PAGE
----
DNA sequences have been determined for three to five alleles of boss in each of four species of Drosophila.The time of divergence between D. melanogaster and D. simulans is estimated as approximately 1 Myr, that between D. teissieri and D. yakuba as approximately 0.75 Myr, and that between the two pairs of sibling species as approximately 2 Myr. (The boss genes themselves have estimated divergence times approximately 50% greater than the species divergence times.) The effective size of the species is estimated as approximately 5 x 10(6), and the average mutation rate is estimated as 1-2 x 10(-9)/nucleotide/generation. The ratio of amino acid polymorphisms within species to fixed differences between species suggests that approximately 25% of all possible single-step amino acid replacements in the boss gene product may be selectively neutral or nearly neutral. The data also imply that random genetic drift has been responsible for virtually all of the observed differences in the portion of the boss gene analyzed among the four species (Ayala, 1994).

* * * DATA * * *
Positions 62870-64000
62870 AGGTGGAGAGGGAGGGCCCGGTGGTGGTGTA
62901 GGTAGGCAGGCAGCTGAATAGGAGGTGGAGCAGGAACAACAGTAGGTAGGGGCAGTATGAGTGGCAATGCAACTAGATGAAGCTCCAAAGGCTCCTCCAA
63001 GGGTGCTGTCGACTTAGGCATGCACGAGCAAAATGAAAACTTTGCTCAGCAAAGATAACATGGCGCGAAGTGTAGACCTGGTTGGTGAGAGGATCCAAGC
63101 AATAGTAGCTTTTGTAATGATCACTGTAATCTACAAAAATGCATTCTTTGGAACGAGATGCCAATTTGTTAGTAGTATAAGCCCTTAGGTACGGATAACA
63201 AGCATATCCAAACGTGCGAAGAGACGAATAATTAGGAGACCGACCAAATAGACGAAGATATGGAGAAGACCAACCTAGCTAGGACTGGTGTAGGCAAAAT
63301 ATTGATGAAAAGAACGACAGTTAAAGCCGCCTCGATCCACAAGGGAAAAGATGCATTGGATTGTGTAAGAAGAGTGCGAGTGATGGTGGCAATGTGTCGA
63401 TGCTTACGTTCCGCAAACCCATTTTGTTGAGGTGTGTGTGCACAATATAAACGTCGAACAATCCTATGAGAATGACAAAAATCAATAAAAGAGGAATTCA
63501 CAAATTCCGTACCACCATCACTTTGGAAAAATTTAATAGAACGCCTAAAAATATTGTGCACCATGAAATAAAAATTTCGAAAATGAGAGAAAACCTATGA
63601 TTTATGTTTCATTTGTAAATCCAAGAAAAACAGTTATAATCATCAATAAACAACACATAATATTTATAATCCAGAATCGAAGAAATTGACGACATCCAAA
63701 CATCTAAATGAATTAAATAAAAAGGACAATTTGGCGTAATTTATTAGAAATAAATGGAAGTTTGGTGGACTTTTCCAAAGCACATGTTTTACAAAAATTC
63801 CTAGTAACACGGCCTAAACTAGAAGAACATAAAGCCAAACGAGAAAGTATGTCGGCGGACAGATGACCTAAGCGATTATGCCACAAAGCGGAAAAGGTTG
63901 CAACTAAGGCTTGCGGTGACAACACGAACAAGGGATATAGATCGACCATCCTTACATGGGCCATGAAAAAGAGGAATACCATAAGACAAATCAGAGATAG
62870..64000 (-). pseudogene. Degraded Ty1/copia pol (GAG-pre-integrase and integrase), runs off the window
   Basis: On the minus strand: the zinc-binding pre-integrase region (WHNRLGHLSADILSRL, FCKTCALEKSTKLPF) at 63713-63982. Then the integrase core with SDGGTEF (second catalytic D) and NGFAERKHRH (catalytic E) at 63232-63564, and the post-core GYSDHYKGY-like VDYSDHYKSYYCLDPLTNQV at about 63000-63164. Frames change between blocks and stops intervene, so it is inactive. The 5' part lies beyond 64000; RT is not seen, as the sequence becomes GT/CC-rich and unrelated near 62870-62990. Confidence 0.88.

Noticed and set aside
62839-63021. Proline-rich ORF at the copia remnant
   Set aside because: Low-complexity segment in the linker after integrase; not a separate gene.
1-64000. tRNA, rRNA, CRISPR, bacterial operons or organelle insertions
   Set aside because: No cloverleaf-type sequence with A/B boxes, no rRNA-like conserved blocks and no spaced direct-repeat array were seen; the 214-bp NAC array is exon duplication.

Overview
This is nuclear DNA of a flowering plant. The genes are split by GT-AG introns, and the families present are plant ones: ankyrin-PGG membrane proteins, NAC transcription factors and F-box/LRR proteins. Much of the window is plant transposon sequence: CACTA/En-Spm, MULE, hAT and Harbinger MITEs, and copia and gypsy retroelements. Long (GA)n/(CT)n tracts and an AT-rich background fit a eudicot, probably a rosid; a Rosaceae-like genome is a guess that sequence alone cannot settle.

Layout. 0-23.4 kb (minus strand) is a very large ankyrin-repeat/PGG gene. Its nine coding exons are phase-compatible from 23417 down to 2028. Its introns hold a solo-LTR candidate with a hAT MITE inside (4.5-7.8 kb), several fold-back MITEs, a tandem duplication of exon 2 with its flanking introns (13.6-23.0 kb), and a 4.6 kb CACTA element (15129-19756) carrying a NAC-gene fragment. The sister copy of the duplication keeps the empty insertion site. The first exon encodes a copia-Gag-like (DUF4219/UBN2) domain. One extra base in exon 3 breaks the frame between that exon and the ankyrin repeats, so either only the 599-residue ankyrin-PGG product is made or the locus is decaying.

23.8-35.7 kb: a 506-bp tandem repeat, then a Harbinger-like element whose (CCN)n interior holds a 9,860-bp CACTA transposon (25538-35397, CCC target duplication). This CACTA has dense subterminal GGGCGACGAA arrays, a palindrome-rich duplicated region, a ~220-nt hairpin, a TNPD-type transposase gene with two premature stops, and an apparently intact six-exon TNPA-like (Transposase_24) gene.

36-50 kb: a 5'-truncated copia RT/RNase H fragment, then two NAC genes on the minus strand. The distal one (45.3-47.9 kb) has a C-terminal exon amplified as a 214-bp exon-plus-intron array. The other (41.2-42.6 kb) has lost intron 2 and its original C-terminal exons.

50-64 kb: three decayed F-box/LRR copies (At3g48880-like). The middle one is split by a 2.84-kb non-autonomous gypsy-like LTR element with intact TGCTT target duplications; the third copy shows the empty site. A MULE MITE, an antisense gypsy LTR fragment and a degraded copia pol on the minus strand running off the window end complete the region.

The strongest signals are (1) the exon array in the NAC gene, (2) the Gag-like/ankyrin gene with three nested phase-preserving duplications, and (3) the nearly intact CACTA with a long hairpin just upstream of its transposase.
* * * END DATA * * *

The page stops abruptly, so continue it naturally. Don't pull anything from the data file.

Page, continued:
A novel method of P-element mutagenesis is described for the isolation of mutants affecting the development of the Drosophila compound eye. It exploits the interaction between the Bride of Sevenless (Boss) ligand and the Sevenless (Sev) receptor tyrosine kinase; acting in concert, they trigger the formation of the UV-sensitive photoreceptor neuron, R7. In live flies, transposition of a boss cDNA transgene, in an otherwise boss mutant background, was used as a "phenotypic trap" to identify enhancers expressed during a narrow time window in eye development. Using a rapid behavioral screen, more than 400,000 flies were tested for restoration of R7. Because R7 is the primary receptor for UV light, flies containing R7 can be easily separated from flies lacking R7 (either boss or sevenless mutant flies). When given a choice between UV and visible light, 90% of boss mutant flies move toward the visible light; in contrast, 90% of the wild-type flies move toward the UV light. UV-tactic behavior can be conferred upon boss mutant flies by expressing boss in the eye disc during a period in which Sev-expressing precursor cells are competent to respond. Using boss in place of lacZ as an enhancer-trap marker enablesa behavioral screening for genes expressed in the eye imaginal disc within the first 30 hours of ommatidial development. Thus, promoter driven expression of boss in a boss mutant background restores R7 function and UV-tactic behavior. Some 1,800 R7-containing revertant flies were identified. Among these, 21 independent insertions with expression of the boss reporter gene in the R8 cell were identified by a external eye morphology and staining with an antibody against Boss. Among 900 lines with expression of the boss reporter gene in multiple cells assessed for homozygous mutant phenotypes, insertions in the marbles, glass, gap1, and fasciclin II genes were isolated. This phenotypic enhancer-trap facilitates (1) the isolation of enhancer-traps with a specific expression pattern, and (2) the recovery of mutants disrupting development of specific tissues. Because the temporal and tissue specificity of the phenotypic trap is dependent on the choice of the marker used, this approach can be extended to other tissues and developmental stages (Pignoni, 1997).